How To Descale A Keurig Coffee Maker 2 Ways
You’d already spent countless hours looking for the right coffee maker for you. Finally, you settled for a Keurig.
And, it worked as expected…Until now, when it tastes weird and needs a thorough descale. But you’re not interested in faffing around looking for what MIGHT work.
You’ve landed at the right place. Let me unleash my descaling genius right here, right now, and get this solved for you.
Below, you’ll learn how to descale your Keurig machine and get back to the single button brewing genius that is Keurig.
Descale Keurig: Descaling Solution or Vinegar?
A common issue for most coffee lovers is the build up of scale in their machine.
But, what is scale or limescale exactly?
Given enough time, most machines will suffer from clogged pipes in the form of minerals called limescale. These minerals, mainly a layer of calcium carbonate and magnesium, naturally come from the water you usually use with your coffee maker.
Your machine needs to be descaled to solve this issue, which essentially introduces an acid to break down the limescale in the boiler and lines.
Descaling is necessary to maintain all types of coffee machines, whether it’s a Keurig coffee maker or a cafe-style espresso maker.
Using hard water, which is mineral-dense, can minimize the layering of minerals. Ultimately, it’s best to use distilled or soft water to help reduce the likelihood of scale build-up.
So..When should you descale your machine exactly?
The answer isn’t exact. It depends on how much the machines are used. For example, most commercial machines will be descaled every two weeks because of how many cups of coffee they produce.
However, for your home coffee makers, you might only be brewing a cup or two every day. If you’re in a coffee-loving household, it might be a good idea to flush out your Keurig every two months. Keurig recommends descaling their machines every three months.
More expensive Keurig machines will use a light to notify you if descaling is required, so for these, there’s no need to worry if your machine is becoming clogged up.
More generally, scale build-up is easily noticeable in most machines from its off-white and chalky appearance.
These minerals, while non-toxic, can slow down the liquid flowing in your machine, leading to your brew becoming over-extracted, which can then taste bitter or burnt.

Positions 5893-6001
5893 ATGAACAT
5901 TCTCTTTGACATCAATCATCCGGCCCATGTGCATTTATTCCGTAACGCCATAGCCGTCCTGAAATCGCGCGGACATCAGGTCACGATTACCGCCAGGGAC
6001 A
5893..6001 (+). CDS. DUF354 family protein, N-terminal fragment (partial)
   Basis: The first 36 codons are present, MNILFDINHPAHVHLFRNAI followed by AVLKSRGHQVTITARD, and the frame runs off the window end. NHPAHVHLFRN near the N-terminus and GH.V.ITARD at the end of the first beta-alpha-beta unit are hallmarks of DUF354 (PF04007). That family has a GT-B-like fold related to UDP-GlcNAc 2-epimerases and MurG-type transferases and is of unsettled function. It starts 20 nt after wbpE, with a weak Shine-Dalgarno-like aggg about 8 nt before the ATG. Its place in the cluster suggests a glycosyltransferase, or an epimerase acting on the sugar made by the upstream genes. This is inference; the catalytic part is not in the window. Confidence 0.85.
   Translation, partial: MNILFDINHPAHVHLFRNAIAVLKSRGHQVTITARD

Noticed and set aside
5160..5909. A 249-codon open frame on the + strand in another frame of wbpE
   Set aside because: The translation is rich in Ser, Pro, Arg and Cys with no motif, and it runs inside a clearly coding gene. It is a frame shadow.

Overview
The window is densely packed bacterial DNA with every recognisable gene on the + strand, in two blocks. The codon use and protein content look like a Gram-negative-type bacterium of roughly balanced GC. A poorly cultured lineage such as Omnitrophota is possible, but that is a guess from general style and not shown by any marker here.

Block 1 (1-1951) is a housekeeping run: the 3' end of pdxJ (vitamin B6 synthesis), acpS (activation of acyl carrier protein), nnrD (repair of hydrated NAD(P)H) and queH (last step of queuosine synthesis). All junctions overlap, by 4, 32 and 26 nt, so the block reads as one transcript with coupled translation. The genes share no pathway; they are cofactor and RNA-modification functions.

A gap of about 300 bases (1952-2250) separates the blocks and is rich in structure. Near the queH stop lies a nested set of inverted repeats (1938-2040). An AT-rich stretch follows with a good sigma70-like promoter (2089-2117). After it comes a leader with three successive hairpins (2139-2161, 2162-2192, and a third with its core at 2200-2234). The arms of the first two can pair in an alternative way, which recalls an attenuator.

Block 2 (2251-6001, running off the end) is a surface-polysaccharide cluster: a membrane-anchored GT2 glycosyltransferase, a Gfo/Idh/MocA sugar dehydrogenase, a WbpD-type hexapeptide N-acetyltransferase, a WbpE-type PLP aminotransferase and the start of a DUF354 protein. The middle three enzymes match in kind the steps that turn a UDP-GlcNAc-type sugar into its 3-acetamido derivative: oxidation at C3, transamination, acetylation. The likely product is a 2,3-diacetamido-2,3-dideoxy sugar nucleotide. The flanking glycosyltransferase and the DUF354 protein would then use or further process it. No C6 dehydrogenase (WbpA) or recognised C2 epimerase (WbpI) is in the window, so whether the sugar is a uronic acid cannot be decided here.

Over time, this can also hinder coffee machines from reaching the optimal temperature for brewing and can also cause issues with their components.
Descaling cleans up your machine’s reservoir and lines from any bacteria, dirt, and build up, so it operates efficiently.
So, we’ve established that descaling is essential, but what should you use to clean up your machine?
Descaling Solution vs DIY Coffee Clean
Most manufacturers recommend using a descaling solution, but a common home remedy is to use a white vinegar solution instead.
Descaling solutions are mainly composed of different acids that can break down the scale inside the pipes of the machine.
You might also find other recipes on how to make descaling liquid from the comfort of your own home.
These typically involve lemon juice, baking soda, and cleansing tablets but using citric acid is the most effective though it might not be as readily available compared to white vinegar.
White vinegar, while also highly acidic and edible, can sometimes cause issues for your machine. Tasting vinegar in your coffee can be a harrowing experience, so be thorough in flushing it out your Keurig machine.
It can (and will from personal experience) take a while to purge off the smell and taste of white vinegar from the reservoir to the K-Cup holder.
You’ll also use more water to clean any residue as well compared to a specialized descaler.
Another thing about using white vinegar is that it can also damage the internal components like the rubber seals and gaskets, so Keurig does not recommend using this mixture.
With that said, if you run out of descaling liquid, using a vinegar solution is a good enough home remedy alternative to use if you’re in dire need to descale. Check out our guide below on how to descale your machine using vinegar or solution below.
How To Descale A Keurig With Vinegar
Stuff You’ll Need
You’ll only need a couple of things that you can find in your own home to descale Keurig machines. This can also work if you’re working with an expensive commercial coffee machine or for any other Keurig models.
- Measuring cups
- Two parts water (distilled if possible)
- One part white vinegar
- Additional water for purging
Make sure to get enough of both vinegar and water to reach the fill line of your tank. Some use a 50/50 vinegar and water ratio that can clean your machine faster but take note that it might take a long while to purge and degrade your machine even more quickly.
How To Do It?
Before you do step 1, make sure to detach any of your machine’s removable parts like the mug stand, pod holder, and k-cup holder, then clean them separately with warm water.
You can also wipe down your coffee maker’s exterior and any visible interior parts with a clean cloth as well. Once you’re done, check out our steps below to make your machine pristine.